This last chapter of Mark gives us the empty tomb, the resurrection and two options for an ending to this Gospel.
Peter sure had a lot of faith in himself in this chapter, all of it unwarranted. For example, what’s this?
33 Peter answered him, “Though they all fall away because of you, I will never fall away.” 34 Jesus said to him, “Truly, I tell you, this very night, before the rooster crows, you will deny me three times.” 35 Peter said to him, “Even if I must die with you, I will not deny you!” And all the disciples said the same.
It’s probably always a bad idea to contradict Jesus. He knows Peter better than Peter knows himself.
Peter is then among those who fall asleep in Gethsemane, after Jesus asked him to watch. Jesus gets it right again. He understands what is really going on.
41 Watch and pray that you may not enter into temptation. The spirit indeed is willing, but the flesh is weak.
Then we have the infamous cutting off the ear of the High priest’s servant. John is the one who names names in John 18:10. The servant was Malchus, the ear-cutter was Peter. Maybe he was trying to make up for falling asleep earlier by showing he was really going to take care of things now. “I got this Lord. Your back is safe with me.”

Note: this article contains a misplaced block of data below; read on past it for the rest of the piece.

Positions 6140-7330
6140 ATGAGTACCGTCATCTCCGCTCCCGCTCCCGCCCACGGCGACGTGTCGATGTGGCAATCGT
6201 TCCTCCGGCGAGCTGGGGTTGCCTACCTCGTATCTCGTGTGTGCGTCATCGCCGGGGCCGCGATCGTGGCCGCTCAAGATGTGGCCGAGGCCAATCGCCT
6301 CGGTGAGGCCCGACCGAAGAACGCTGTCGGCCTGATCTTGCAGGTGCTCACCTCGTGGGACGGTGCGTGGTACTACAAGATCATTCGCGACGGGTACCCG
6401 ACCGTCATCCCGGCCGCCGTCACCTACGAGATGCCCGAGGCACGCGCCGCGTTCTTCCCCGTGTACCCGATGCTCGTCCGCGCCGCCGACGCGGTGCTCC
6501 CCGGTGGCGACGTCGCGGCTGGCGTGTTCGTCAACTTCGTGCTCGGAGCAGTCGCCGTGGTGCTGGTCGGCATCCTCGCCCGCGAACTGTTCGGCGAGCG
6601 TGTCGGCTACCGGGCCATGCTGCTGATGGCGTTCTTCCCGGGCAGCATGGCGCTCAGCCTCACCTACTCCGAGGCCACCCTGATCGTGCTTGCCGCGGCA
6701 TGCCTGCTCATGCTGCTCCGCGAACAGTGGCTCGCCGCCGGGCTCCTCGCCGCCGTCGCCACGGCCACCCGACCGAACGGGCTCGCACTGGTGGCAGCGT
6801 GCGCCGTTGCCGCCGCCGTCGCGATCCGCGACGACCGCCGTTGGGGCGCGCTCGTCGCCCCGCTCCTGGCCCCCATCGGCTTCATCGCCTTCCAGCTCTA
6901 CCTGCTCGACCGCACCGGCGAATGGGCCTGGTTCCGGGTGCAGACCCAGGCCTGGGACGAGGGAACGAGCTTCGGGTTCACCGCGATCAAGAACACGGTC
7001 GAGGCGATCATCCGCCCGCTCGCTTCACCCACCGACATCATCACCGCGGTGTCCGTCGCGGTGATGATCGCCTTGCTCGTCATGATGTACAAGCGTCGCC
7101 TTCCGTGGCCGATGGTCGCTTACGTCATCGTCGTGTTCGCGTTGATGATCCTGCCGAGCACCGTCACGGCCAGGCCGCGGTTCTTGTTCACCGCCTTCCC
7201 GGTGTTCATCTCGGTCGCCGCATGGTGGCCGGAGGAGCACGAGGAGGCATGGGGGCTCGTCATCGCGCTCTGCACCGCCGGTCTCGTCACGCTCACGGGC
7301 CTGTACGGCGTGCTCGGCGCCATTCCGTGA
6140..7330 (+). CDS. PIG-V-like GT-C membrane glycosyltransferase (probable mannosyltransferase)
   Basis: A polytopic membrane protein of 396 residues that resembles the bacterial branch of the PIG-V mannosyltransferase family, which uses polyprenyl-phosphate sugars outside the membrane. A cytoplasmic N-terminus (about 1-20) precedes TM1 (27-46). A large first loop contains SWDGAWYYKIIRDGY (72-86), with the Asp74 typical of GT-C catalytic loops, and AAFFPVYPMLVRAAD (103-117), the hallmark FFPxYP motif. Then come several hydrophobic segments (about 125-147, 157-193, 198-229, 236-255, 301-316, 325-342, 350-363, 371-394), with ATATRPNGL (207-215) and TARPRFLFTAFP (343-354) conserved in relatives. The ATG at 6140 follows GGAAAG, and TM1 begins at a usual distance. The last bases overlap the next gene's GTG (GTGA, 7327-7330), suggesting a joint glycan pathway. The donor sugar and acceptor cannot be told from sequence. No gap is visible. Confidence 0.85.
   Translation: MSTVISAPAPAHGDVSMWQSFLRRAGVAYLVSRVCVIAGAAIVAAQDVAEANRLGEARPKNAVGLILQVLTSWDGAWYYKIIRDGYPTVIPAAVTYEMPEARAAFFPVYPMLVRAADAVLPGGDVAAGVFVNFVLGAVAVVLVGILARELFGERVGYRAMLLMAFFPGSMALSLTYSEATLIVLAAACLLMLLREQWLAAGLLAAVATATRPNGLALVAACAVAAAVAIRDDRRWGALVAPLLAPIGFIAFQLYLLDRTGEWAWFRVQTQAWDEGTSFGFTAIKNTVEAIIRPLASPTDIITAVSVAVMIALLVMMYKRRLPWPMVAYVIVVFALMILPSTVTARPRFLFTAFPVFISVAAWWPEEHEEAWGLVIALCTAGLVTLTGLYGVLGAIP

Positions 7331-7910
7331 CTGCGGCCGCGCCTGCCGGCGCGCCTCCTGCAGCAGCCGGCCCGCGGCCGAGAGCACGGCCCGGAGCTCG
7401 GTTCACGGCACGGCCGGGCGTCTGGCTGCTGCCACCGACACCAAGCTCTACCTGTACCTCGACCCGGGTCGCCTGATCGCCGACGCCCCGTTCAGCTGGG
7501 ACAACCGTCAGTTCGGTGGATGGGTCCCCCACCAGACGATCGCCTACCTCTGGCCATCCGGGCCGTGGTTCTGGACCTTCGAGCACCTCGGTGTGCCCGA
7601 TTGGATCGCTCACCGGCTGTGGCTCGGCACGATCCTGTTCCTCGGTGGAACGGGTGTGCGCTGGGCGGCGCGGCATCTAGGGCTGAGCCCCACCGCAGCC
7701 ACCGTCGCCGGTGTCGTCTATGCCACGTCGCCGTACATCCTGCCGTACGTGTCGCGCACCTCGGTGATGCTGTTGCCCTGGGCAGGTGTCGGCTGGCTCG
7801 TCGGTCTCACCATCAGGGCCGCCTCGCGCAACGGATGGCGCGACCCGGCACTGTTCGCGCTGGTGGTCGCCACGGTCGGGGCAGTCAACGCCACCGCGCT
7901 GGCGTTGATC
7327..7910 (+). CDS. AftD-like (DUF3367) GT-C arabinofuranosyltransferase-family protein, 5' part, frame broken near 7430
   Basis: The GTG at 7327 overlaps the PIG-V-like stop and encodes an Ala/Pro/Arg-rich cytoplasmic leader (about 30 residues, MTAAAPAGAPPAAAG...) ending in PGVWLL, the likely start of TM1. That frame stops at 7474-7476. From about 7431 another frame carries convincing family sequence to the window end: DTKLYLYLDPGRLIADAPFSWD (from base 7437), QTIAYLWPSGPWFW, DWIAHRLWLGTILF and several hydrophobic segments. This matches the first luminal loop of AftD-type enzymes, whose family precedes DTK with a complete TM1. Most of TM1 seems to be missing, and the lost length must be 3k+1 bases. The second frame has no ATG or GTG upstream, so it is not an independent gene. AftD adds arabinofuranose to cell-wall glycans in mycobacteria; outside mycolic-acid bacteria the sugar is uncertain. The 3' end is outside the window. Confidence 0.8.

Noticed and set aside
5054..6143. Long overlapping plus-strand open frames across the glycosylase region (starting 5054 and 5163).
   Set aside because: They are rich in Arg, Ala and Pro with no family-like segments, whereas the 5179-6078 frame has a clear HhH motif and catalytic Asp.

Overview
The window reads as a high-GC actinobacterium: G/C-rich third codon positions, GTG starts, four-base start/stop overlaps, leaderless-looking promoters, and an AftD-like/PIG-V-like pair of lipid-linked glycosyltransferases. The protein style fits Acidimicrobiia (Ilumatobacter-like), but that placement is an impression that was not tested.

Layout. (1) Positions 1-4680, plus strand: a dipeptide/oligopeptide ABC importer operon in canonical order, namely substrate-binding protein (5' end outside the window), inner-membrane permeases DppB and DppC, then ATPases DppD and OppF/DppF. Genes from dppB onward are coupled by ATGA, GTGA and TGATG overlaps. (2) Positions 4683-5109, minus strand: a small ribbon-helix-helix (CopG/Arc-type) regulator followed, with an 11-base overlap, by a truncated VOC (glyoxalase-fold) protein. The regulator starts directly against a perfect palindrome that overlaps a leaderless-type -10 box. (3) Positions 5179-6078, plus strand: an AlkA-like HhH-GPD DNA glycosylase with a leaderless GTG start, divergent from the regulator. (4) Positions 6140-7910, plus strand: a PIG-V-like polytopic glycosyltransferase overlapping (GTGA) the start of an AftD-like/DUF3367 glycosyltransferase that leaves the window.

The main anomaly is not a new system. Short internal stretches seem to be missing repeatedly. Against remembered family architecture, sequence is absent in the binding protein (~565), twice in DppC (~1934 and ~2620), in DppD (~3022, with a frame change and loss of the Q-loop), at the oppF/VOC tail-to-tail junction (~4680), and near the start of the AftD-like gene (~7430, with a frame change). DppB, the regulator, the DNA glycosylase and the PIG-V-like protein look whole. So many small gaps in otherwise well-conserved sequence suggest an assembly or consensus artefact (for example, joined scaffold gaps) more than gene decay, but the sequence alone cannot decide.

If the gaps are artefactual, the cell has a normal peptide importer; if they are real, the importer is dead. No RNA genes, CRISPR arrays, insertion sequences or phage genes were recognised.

Then comes the actual denial at the end of the chapter. Matthew explains that Peter denied Christ to not one but two (2) servant girls and then to some bystanders who pointed out that his accent gave him away. He sounded like he was from Galilee, not Jerusalem.
Let’s all be glad that our faith is in Jesus and not in Peter and not in ourselves. Left to ourselves, we and Peter have a lot in common. Our behavior is erratic. Our self-confidence is normally misplaced.
When nobody is looking, we can deliver a pretty good boast. “I’ll never fall away. I’m ready to die at your side.” When push comes to shove, servant girls and random bystanders are more than enough to intimidate us into denial. “Who me? You think I know that guy? Sorry. Never met him.”
Wait, do I hear a rooster?